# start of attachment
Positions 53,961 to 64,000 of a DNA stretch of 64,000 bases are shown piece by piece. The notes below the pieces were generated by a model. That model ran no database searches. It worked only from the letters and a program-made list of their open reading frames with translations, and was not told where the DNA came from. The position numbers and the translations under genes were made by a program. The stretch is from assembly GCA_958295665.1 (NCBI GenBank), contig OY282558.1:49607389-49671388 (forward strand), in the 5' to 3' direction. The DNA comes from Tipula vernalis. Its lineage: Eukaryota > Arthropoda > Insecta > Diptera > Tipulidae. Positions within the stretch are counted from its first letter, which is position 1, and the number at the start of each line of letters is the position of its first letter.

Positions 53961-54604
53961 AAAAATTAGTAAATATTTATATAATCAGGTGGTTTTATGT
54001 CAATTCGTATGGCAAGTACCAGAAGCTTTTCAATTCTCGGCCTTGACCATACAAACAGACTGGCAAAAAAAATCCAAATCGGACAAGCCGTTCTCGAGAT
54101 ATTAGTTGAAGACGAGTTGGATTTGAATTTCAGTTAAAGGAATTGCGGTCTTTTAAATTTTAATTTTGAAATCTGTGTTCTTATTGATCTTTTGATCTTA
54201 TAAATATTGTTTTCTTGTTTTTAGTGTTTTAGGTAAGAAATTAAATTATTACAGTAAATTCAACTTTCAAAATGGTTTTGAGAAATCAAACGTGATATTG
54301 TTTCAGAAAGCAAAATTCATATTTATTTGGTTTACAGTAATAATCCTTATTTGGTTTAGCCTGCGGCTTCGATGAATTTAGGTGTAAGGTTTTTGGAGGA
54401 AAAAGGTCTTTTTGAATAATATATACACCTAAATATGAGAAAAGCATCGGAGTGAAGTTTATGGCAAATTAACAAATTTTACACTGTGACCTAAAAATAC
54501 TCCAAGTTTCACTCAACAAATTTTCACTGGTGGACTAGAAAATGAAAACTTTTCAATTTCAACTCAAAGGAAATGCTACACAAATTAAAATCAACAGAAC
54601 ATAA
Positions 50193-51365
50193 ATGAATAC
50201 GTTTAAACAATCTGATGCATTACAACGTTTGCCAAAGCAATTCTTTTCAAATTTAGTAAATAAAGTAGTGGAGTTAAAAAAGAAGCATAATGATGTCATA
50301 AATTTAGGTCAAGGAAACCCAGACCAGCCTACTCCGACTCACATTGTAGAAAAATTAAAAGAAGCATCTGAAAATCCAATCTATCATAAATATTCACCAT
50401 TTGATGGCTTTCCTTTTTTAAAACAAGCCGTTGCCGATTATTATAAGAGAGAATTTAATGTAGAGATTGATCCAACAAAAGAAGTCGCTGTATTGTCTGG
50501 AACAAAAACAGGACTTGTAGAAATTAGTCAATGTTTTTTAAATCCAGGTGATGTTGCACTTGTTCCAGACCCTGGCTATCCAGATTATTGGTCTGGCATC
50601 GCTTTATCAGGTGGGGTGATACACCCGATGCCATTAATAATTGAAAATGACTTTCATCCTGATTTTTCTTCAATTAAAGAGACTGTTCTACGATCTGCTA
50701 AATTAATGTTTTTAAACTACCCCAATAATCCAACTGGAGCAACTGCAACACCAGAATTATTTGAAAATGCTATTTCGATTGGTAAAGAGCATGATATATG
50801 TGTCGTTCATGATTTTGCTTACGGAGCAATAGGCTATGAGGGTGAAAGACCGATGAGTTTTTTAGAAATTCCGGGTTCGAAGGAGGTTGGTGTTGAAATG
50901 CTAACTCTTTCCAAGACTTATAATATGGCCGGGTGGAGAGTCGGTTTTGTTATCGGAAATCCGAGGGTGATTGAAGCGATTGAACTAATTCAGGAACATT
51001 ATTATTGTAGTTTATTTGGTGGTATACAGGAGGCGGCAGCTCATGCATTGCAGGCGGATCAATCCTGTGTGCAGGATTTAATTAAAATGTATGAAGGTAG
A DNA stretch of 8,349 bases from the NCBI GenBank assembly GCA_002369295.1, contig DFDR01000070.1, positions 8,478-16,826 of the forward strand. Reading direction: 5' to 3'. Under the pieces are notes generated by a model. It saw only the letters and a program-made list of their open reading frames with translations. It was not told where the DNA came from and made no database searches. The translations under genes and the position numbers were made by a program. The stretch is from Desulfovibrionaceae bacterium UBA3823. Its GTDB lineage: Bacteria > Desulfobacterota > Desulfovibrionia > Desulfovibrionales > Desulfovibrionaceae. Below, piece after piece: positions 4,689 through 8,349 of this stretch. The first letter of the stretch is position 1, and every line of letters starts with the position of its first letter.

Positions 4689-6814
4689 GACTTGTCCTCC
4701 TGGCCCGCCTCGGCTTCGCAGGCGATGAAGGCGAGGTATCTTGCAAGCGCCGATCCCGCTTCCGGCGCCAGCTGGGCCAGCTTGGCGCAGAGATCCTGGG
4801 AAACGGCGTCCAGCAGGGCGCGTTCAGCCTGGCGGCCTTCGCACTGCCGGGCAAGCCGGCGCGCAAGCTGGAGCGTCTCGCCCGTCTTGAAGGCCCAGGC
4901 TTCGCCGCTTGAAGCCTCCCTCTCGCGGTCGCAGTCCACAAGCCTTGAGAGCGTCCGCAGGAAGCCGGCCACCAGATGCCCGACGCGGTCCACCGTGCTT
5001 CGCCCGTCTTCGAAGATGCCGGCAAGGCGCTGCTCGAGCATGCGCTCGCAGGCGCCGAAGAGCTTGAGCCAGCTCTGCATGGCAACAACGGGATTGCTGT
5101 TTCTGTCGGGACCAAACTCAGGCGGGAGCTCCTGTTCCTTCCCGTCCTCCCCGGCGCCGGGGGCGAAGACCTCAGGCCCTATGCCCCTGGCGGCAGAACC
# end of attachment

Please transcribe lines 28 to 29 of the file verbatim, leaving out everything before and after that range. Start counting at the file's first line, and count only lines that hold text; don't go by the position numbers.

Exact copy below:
5001 CGCCCGTCTTCGAAGATGCCGGCAAGGCGCTGCTCGAGCATGCGCTCGCAGGCGCCGAAGAGCTTGAGCCAGCTCTGCATGGCAACAACGGGATTGCTGT
5101 TTCTGTCGGGACCAAACTCAGGCGGGAGCTCCTGTTCCTTCCCGTCCTCCCCGGCGCCGGGGGCGAAGACCTCAGGCCCTATGCCCCTGGCGGCAGAACC